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License to Love

What makes a marriage?

True love, a shared vision, matching backgrounds and a lot more depending on who you ask.

There is certainly one thing that should not go unnoticed. It is the marriage certificate.

A young Beijing-based journalist recalled his bizarre experience of getting married several years ago.

Only identifying himself by his surname, Li, the 31-year-old admitted that he did not expect getting married would be so complicated and absurd.

"When I was preparing the materials for applying for a certificate, I was told to hand in, besides the required papers from my work unit, a position paper showing the opinion about my marriage from the supervisor in my department," he said. "I just felt quite funny about this because I don't think my boss's opinion has anything to do with my marriage. My supervisor also thought it an unnecessary procedure and said 'what am I supposed to write on the paper? To say no to my employee's personal wedding?'"

As the only legal document identifying the government's recognition and protection of marriage in China, it used to be essential to jump through hoops to get a marriage certificate.

To every Chinese wanting to get married, it is a must to get the certificate before they are legally married. After they get married, the certificate will become a piece of paper to be kept safely but possibly never used again.

"There are indeed rare occasions for married people to use the certificate again -- except when they want to divorce," said a clerk at the Marriage Registry Office of Chaoyang District.

However, this does not harm the solemn status the certificate brings to a marriage. It also serves as a witness to changing times and people's attitudes towards marriage.

The complicated series of procedures one had to go through to get the marriage certificate in the past ended in 2001 with the new Marriage Law. The new law abolished many old requirements on applicants, demanding only household registration book and ID card to be submitted before issuing a marriage certificate.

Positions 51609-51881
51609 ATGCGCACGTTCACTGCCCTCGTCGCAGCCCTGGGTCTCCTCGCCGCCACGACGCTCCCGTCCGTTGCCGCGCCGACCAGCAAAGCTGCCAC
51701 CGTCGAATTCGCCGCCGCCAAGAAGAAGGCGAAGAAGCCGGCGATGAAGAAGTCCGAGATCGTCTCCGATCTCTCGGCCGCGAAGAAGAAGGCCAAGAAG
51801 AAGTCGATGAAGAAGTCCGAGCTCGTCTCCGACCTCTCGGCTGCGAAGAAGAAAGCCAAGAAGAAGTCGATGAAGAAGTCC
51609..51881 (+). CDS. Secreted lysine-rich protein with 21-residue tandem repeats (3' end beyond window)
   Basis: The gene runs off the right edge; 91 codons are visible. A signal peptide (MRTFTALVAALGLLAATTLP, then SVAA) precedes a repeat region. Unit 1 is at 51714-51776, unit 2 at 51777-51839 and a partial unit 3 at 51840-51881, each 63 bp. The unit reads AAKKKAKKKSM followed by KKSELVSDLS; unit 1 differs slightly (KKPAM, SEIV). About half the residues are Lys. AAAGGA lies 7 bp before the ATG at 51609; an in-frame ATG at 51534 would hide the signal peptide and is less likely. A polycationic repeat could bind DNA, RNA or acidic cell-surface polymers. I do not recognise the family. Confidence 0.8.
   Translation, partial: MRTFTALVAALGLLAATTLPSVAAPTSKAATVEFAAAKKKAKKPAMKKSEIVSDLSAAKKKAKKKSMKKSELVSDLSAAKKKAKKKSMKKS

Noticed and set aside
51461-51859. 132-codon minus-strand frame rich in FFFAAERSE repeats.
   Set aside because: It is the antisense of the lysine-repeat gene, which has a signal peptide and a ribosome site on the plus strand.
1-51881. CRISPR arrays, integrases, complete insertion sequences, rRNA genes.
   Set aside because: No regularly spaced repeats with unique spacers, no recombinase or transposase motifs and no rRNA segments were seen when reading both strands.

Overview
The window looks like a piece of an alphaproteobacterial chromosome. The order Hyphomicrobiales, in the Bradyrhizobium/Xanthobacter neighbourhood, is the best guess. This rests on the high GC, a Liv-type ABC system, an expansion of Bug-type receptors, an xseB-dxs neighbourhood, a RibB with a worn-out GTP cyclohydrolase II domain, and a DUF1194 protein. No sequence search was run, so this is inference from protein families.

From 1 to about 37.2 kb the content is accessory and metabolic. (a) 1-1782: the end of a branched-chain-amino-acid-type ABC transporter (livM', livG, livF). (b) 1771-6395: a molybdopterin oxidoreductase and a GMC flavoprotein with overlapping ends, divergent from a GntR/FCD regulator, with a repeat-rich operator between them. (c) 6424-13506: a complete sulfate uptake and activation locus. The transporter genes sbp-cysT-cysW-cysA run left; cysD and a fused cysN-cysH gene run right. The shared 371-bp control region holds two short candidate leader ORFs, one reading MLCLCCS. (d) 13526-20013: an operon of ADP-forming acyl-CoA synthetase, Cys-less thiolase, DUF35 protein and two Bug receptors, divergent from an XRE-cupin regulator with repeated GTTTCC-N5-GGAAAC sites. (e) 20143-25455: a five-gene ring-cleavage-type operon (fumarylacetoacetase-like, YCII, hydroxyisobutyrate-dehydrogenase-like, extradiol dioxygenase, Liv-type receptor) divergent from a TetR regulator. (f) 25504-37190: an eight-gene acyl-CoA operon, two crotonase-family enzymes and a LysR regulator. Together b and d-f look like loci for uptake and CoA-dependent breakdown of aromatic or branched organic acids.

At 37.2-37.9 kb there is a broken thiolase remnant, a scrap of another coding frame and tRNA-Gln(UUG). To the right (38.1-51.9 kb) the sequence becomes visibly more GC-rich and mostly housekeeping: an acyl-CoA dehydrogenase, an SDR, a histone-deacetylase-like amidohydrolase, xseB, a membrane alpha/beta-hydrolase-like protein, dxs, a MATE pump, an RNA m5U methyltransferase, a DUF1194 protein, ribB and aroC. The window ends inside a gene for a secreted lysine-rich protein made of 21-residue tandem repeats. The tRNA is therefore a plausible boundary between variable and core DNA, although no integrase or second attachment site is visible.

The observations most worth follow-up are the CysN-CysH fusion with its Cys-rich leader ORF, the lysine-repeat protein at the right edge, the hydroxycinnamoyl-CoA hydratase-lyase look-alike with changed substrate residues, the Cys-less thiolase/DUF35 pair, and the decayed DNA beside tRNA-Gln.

The new law also ushered the introduction of a new marriage certificate, which came into being in January 1, 2004.

The first marriage certificate was issued along with the implementation of the first version of the Marriage Law in 1950. It was then two pieces of palm-size paper, on which there was no decorative patterns but simple records of the names, ages, birthplaces and signatures of the principals plus of the wedding witness. It also included a declaration both vowed to abide by.

Patterns featuring national styles like the mandarin duck and lotus were characteristic of the marriage certificates from 1952 to the end of the 1970s.

Images of ears of rice and cotton often appeared as evidence of the importance of agriculture in the national economy at that time.

In addition, there was usually a striking slogan printed on the certificates. During the "Cultural Revolution" (1966-76), the marriage certificate could not escape the revolutionary mania then as each was printed with a quotation from Chairman Mao Zedong.

The style and content of the marriage certificate was fixed in 1991 when the Ministry of Civil Affairs began to issue a uniform passport-size certificate nationwide.

But "the original meaning of the certificate does not change at all as a legal token of marriage. Only people's opinions towards marriage changes accordingly," said the clerk.

With simplified procedures to obtain a marriage certificate, the office the clerks work in is busy dealing with an unprecedented increase in workload recently: "It is easier for people to get married nowadays, and to divorce," she said.

The convenience the new law is expected to bring to people is criticized by some as not showing a responsible and mature attitude toward marriage. Added the clerk: "Some young people become less serious about marriage as they want to divorce when they have a quarrel at home and just ask for a re-marriage days later, not mentioning those taking shameful advantage of the law for extra-marital affairs."

"My working experience has impressed on me that an marriage certificate is just a objective warrant for legal welfare. But it is never a safe guarantee for a lasting and good marriage." she warned.

Love by arrangement 

Su Wenju, 46, has been married for 20 years.

She has kept her marriage certificate carefully since the day she got it. It was one of the first marriage certificates that required couples to attach their photos.

Though the paper has turned a little yellow, the certificate looks decent enough without any crinkles or stains.